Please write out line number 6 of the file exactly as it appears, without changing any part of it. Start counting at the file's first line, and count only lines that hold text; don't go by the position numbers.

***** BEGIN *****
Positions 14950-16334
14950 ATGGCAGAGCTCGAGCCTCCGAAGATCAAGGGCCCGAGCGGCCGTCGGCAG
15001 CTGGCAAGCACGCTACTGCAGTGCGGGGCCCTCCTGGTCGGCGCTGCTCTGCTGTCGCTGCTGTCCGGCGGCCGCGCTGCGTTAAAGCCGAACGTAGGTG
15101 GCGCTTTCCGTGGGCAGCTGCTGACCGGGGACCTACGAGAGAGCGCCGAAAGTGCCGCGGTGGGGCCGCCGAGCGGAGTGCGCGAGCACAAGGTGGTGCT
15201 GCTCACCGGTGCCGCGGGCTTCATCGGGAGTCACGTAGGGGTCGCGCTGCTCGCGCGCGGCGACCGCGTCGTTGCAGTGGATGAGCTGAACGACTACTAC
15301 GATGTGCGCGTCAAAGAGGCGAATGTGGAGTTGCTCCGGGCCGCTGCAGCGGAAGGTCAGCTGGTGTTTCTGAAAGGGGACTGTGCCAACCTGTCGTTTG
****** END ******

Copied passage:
15301 GATGTGCGCGTCAAAGAGGCGAATGTGGAGTTGCTCCGGGCCGCTGCAGCGGAAGGTCAGCTGGTGTTTCTGAAAGGGGACTGTGCCAACCTGTCGTTTG